Evolutions in Scholarship

Big win for fair use

Thursday, November 14, 2013 4:45 pm

This morning brought good news to Google, libraries, and all of us who rely on fair use: Google Books, and the scanning project to create it, is a fair use! U.S. District Judge Denny Chin issued a decision in the 8-year legal battle between the Authors Guild and Google, with Google being the decisive winner. Judge Chin specifically noted that the libraries who partnered with Google to have their holdings scanned for the Google Books corpus may also make use of those scans (the libraries got their own local copies of their scanned volumes, which is where the backbone of HathiTrust evolved). And because there was a decision rather than a settlement, it creates opportunities for others to make similar uses by looking to this ruling for guidance. Although the Authors Guild has expressed its intent to appeal (frustrating, but not surprising; it is also appealing last year’s summary judgement in its separate case against HathiTrust), this is yet another big win in the fair use column!

For more:
Ars Technica
New York Times

Comments

  1. Hooray for Fair Use, but I’m more than a little nervous about Google being a step closer to controlling the world’s recorded knowledge.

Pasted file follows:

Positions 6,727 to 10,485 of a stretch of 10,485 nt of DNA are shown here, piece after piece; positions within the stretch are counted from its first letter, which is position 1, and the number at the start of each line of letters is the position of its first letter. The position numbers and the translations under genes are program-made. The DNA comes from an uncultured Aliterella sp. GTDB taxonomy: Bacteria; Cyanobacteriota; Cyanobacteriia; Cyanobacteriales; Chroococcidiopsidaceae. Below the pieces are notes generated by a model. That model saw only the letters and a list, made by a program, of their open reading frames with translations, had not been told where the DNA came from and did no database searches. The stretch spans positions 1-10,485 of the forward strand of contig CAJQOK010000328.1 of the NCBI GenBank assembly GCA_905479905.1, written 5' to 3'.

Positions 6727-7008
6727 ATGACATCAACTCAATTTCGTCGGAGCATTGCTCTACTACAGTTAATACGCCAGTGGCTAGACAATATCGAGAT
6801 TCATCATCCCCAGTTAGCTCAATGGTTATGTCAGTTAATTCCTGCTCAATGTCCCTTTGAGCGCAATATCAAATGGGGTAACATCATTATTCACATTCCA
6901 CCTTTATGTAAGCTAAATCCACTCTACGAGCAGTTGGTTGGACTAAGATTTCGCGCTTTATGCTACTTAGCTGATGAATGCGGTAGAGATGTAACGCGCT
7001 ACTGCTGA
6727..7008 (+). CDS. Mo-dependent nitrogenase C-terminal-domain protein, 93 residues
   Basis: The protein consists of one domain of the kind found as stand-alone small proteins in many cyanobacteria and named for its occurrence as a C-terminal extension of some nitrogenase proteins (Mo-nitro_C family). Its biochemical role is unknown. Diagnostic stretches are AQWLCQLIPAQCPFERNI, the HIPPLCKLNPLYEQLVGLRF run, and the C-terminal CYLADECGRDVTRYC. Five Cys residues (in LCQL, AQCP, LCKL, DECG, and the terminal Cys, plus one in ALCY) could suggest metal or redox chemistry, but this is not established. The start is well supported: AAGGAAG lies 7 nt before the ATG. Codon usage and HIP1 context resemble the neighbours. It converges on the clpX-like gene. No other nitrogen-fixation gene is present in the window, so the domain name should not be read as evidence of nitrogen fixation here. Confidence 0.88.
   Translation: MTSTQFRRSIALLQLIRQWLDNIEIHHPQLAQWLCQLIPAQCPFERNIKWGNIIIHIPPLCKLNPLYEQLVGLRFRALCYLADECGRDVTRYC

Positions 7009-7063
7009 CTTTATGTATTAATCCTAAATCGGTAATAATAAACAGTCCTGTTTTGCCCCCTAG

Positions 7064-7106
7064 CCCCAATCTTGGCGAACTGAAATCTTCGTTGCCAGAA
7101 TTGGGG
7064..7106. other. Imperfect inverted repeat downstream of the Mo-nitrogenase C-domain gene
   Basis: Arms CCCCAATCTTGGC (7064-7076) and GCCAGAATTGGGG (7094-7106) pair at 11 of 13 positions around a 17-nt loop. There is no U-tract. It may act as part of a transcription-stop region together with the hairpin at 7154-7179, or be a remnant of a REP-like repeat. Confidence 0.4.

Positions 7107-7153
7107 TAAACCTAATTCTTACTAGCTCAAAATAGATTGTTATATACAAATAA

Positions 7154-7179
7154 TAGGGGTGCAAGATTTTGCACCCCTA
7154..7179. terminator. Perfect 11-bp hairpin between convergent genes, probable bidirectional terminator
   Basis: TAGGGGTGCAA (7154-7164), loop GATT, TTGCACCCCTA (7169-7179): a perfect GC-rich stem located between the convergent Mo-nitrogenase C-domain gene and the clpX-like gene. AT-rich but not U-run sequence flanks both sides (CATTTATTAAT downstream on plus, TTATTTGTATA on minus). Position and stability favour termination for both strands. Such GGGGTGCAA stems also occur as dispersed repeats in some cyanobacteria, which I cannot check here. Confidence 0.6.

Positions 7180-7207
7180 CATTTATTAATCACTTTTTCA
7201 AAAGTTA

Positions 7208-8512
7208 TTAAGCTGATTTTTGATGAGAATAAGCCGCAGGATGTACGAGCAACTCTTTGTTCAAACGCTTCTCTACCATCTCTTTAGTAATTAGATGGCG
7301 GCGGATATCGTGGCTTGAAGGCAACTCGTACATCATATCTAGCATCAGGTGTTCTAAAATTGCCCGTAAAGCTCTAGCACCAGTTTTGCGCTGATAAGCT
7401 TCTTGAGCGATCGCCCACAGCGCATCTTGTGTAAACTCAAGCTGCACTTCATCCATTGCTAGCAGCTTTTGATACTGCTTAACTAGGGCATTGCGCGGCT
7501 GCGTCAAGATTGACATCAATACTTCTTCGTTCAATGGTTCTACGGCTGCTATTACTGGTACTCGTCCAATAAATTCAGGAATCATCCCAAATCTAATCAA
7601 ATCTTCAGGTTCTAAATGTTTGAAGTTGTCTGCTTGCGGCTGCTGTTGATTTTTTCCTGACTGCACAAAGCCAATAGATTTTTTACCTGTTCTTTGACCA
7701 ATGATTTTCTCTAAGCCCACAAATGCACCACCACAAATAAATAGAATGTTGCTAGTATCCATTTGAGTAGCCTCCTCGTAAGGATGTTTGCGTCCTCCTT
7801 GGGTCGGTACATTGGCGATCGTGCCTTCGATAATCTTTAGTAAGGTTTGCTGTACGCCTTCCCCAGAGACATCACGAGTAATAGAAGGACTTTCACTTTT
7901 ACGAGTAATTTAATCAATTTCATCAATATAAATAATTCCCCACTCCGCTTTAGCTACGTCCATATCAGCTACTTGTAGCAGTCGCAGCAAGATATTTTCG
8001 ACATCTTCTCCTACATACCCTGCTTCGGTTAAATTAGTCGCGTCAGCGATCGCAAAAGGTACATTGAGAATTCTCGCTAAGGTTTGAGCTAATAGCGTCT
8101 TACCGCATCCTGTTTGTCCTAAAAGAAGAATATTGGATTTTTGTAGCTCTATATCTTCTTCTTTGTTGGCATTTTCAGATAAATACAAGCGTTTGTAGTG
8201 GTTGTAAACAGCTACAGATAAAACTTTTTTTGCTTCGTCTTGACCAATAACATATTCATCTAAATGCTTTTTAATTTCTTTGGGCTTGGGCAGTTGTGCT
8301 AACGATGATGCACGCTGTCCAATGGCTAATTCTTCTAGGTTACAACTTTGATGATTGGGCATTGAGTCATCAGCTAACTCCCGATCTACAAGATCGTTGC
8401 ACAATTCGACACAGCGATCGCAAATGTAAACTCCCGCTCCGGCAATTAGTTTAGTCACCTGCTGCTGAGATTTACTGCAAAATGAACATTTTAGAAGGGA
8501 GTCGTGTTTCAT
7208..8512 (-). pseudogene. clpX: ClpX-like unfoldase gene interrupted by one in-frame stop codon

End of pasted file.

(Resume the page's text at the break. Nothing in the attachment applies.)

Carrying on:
2. Derrik, similar sentiments were expressed by someone on Facebook earlier today, to which I responded that I would ultimately rather have a fair use win, with the good/bad Google factor, than a loss or narrow ruling. Someone else responded further, pointing out that because this case was dismissed/decided on fair use, and not a settlement between AG and Google, there’s actually greater opportunity for others to make similar uses, because a settlement giving Google a deal with the AG would have automatically excluded anyone else attempting a similar project without securing a separate deal themselves, which likely would have been prohibitively expensive, if not downright impossible given AG’s hard-line stance. The end of the NYTimes piece I linked to addresses this, too. While it’s likely the Google will remain in the lead – it has such a large head start, and SO MUCH MONEY! – at least this ruling doesn’t prohibit others from creating similar archives.

  3. Right. And, remember the Elephant. With libraries owning Hathi Trust, Google’s control over the books they scanned is not complete.


Categories
Digital Humanities Pedagogy
Digital Humanities Research
General
the-future-of
Tags
altmetrics blogging copyright fair use MOOC open access public access publishing research scholarly communication scholarship
Archives
July 2014
June 2014
April 2014
January 2014
November 2013
October 2013
September 2013
August 2013
July 2013
May 2013
February 2013
October 2012
September 2012
August 2012
July 2012
May 2012
February 2012
July 2010
March 2010
Subscribe
Entries
Comments

Powered by WordPress.org, protected by Akismet. Blog with WordPress.com.